Apr 7, 2015. 12:50 AM | 3 Likes Like |Link to Comment
  • Surface 3 And Apple Watch - Red Oceans Vs. Blue Oceans [View article]
    That is pretty much what Cortana does!
    Apr 5, 2015. 05:46 AM | Likes Like |Link to Comment
  • Wal-Mart Continues To Make Its Turn [View article]
    In my local Publix there are several managers and assistant managers who wear suits and ties and have their pictures posted at the customer service desk, but they are often seen discreetly stacking shelves.
    Apr 5, 2015. 05:35 AM | 2 Likes Like |Link to Comment
  • Wal-Mart Continues To Make Its Turn [View article]
    Good article. The Walmart Neighborhood Market stores are actually just regular food supermarkets rather than the out-of-town or near-the-interstate department stores that are open 24 hours. Also have much smaller parking lots (less distance to walk past employee cars in all the best spots.)

    Maybe they can serve the "food deserts" i.e. low income, high crime urban areas where regular supermarkets fear to tread and where most of the food stores sell mainly Coca-Cola, Pringles, lottery tickets, Wonderloaf, and cigarettes. Trouble is I suspect many people who live in these areas have forgotten how to cook regular food anyway.

    Anyway, they are definitely a route to getting more grocery customers spending at Walmart who maybe don't want to drive 10 miles for the groceries and walk 100 yards from the vehicle to the front of the store, so probably good for growth.
    Apr 3, 2015. 12:58 PM | Likes Like |Link to Comment
  • Surface 3 And Apple Watch - Red Oceans Vs. Blue Oceans [View article]
    Good article. One of the problems is that there is no definitive device for all tasks. People keep talking about tablets replacing laptops, but who wants to work on a tiny cramped device all the time? Personally for desk work I want a minimum 19 inches wide screen so I can lean back in my chair, or show work to someone else, a large keyboard with full travel keys, and a full-size mouse.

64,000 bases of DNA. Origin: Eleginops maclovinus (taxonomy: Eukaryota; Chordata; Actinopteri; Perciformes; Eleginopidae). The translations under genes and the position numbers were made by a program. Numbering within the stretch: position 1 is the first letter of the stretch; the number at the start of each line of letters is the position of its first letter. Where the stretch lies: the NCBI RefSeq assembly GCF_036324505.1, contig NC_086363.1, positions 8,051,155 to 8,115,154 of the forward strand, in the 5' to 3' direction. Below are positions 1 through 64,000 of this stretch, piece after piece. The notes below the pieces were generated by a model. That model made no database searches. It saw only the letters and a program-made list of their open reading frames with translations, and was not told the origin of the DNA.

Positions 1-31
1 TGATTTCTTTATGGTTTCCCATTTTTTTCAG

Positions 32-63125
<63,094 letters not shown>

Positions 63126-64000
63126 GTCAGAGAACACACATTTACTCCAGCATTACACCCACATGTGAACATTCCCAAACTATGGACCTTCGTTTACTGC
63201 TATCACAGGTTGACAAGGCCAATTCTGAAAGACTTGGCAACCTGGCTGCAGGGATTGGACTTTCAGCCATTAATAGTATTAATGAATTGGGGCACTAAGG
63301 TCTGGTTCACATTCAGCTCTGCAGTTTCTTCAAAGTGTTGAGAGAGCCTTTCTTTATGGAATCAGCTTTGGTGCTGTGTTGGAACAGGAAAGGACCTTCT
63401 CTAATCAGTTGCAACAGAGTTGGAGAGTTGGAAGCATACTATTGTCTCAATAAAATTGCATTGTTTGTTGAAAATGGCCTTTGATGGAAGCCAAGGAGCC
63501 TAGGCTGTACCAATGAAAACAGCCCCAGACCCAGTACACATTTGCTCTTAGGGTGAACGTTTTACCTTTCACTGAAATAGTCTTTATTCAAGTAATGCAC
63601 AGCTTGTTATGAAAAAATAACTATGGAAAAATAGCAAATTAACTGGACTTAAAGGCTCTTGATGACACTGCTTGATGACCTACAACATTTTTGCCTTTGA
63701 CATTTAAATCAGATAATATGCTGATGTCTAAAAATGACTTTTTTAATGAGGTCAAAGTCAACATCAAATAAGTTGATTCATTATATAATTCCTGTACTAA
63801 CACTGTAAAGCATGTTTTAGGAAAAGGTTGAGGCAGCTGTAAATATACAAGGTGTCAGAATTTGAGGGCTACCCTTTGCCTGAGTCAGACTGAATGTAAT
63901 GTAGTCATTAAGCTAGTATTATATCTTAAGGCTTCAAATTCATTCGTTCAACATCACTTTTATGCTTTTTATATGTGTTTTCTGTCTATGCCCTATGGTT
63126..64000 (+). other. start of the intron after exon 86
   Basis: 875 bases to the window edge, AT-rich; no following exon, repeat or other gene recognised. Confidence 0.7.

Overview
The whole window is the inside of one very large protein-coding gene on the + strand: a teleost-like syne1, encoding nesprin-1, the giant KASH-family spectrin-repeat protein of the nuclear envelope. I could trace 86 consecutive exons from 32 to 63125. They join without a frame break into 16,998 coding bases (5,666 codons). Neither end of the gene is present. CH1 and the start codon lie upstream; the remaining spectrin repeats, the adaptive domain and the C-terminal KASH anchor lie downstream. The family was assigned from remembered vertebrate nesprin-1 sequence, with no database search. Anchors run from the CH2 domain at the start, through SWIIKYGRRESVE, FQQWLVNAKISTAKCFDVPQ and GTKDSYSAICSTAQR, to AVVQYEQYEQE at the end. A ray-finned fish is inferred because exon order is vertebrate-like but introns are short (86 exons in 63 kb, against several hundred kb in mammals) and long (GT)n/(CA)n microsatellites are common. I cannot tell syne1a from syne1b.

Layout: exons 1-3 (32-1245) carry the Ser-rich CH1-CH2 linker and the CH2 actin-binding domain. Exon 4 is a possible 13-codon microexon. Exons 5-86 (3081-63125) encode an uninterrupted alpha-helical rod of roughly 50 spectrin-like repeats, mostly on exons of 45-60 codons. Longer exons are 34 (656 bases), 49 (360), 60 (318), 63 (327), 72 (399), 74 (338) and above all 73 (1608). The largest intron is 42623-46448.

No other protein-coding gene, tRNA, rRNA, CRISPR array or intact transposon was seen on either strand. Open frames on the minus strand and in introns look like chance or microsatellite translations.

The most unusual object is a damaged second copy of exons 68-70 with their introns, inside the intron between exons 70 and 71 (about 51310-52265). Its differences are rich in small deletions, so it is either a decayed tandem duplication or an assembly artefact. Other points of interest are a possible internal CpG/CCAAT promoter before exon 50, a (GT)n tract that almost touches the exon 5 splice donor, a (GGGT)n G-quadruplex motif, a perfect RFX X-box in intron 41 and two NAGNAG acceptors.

But I also have smaller devices, like a small phone that fits in my top blazer pocket so I can answer texts by voice when driving, a tablet to sit on my bedside table for use primarily as a music player, a small tablet for one-handed reading in bed and so on.

    There is no combination of device, data plan, and phone service that is perfect for all my needs and my desired budget and probably never will be, because it is not in the interest of the main computer companies and telephone companies to provide me with exactly what I want, unless I am prepared to pay premium prices, enter into long term contracts, and so on, so there will always be multiple ways for people to get what they most need (or think they need) at a price they can afford.

    Once you have established that you can afford anything, the choices are much clearer. Perhaps large screen monitors and heavy duty keyboards and mouse at home and work, a high powered tablet like the Surface Pro 3 that is portable and can be taken on the road, a smaller tablet with stylus support like the Galaxy for client presentations and data collection, a phablet-size device with or without calling for reading and net surfing in bed or in the airport waiting lounge , and a small phone with a good camera, wifi, and a data hotspot for sharing together with the data plan for than, and you have your starter kit.

    Or maybe you can substitute an Apple laptop for the Surface Pro 3 if you prefer to use the Apple software or your job requires it.